Let Go of The Lifeguard

I made a fantastic discovery in November. But before I relay this in depth, a story must be told:

It was the height of elementary school, the summer before sixth grade when I walked into Bragg Motel for the first time. Heat splattered on my adorable (?) chub rolls pressed under a swimsuit. Mom and I found this suit at Fashion Bug, a black one-piece with every imaginable hue from the nineties swirling on top of the darkness. My disobedient hair was pulled into a tight bun, and the enticing smell of chlorine perused the summer day. I could hear kids splashing maniacally as Dad told me to enjoy myself and listen to the lifeguard.

The lifeguard’s name was Brandy. She was barely five feet, but still curiously long-legged and bronzed up in a red maillot. She had long, dark hair like my favorite Sailor Moon character, Mars. I imagined she also had a boyfriend who resembled the real-life version of Tuxedo Mask. Lucky bastard. She looked up at me slightly, and extended a small hand. The raw excitement of the day was building in my stomach, so I thought of the chocolate Swiss rolls Dad promised if I completed lessons each week. Still more than that, I wanted the water.

Our class reveled in exercises week after week, floating and holding breath and stroking. I made a few quirky friends, and we perked up over the mention of learning the high dive in a few weeks. A few weeks later, it was time.

I had managed to climb the ladder with limited shaking, and reached the platform. Everyone was in the pool waiting, so there was no failure allowed. I took a deep, soothing breath, prayed for protection, and launched off the board. The air was cool and fast, and then the stronger coolness of our pool overtook my body. Brandy had been waiting below to help me to the surface. When I didn’t reach the apex as quickly as I wanted, to gather fresh air, I panicked. Arms and legs thrashing spasmodically, I drug our poor little lifeguard down lower and lower. She fought valiantly to the top, and I abandoned my lessons for a long time in shame and frustration.

It took a deep, fulfilling discussion with artist friends nineteen years later to realize something significant. What a brave, incredible feat I accomplished by actually jumping off the high dive! How many can say they tackled that without much fear? Yet because of one flimsy finish, I left a passionate hobby to numb myself into safety. Sad day! God has been pursuing my love of water all of the days since, and the time is coming to see it to fruition. Jet-skiing, paddleboarding, and white-water rafting are dynamic, freeing sports. But nothing is better to me water-wise than stroking powerfully through a pool or ocean. Lessons will happen, and then I will take to the waves.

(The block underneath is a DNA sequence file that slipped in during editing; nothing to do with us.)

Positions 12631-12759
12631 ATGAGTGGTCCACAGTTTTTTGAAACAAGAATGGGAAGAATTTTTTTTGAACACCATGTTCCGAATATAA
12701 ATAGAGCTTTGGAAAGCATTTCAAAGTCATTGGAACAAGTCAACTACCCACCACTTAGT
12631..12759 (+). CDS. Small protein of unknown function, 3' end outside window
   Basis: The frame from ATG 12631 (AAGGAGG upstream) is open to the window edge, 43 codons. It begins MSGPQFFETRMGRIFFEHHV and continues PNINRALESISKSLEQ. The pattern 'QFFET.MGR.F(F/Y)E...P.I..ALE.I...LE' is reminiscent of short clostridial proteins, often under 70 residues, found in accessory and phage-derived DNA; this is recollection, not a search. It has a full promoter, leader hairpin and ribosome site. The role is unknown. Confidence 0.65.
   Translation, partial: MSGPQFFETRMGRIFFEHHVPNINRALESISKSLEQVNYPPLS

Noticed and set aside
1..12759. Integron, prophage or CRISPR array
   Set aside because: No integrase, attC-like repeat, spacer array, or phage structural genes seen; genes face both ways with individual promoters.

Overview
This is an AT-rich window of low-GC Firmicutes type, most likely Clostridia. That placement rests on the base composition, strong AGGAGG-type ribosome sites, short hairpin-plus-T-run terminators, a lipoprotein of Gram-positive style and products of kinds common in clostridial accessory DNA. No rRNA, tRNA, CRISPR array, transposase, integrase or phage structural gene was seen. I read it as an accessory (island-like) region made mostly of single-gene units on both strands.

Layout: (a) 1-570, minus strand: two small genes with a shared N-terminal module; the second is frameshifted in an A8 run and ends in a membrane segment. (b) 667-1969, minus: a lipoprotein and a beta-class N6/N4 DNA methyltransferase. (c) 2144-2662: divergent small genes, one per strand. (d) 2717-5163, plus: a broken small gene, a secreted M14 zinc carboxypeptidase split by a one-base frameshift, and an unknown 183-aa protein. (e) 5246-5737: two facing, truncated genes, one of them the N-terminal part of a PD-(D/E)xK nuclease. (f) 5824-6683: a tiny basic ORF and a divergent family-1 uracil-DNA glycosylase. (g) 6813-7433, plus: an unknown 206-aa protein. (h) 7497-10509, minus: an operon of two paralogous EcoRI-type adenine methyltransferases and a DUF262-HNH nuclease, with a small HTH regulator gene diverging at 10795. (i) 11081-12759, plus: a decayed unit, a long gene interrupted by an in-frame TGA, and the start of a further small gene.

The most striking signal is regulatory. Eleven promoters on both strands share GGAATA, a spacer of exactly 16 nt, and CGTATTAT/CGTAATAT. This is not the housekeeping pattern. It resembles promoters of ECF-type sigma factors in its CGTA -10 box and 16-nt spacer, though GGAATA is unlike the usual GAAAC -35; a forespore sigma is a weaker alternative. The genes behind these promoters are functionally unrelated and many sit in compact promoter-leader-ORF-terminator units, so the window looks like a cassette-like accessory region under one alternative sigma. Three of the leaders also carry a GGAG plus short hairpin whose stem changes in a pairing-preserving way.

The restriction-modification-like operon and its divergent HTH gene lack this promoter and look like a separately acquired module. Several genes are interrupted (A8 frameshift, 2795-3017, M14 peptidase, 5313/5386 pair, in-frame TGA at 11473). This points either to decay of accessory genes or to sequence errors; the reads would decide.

In terms of the treasure found this last month, I have realized I can’t write a novel in a month and I don’t want to. One of my best friends later mentioned that while politely encouraging me, inside she wondered if this was really going to happen. And not in a judgmental way, but in a “I know you well enough to know that this isn’t your true passion, and you won’t make time for it” kind of way. And she was exactly right. What I did gain from National Novel Writing Month was an incredible twin set of short stories, written with vigor and meaning. They were debated over carefully, and are the bones of something truly beautiful. They make my soul yearn for the pen, and lead in an understanding of my attachment to the short story and poem. I’m quite thankful for this narrowed path. I’ve missed blogging, as petty and diary-like as it feels sometimes. I crave rich books, epic poetry, and the time to go hear someone recite one of their original pieces. I’m very proud of the friends who have a talent and love for this art form. I’m also proud to realize my limitations and desires. And while it doesn’t mean I won’t attempt the high dive every now and then, I will continue swimming.


About violetprose

Writing pulls me out of myself and into a world of color. It soothes, encourages, and inspires, among other treasures. I use it to love, work, and play. I pray it breathes life and shares hope.
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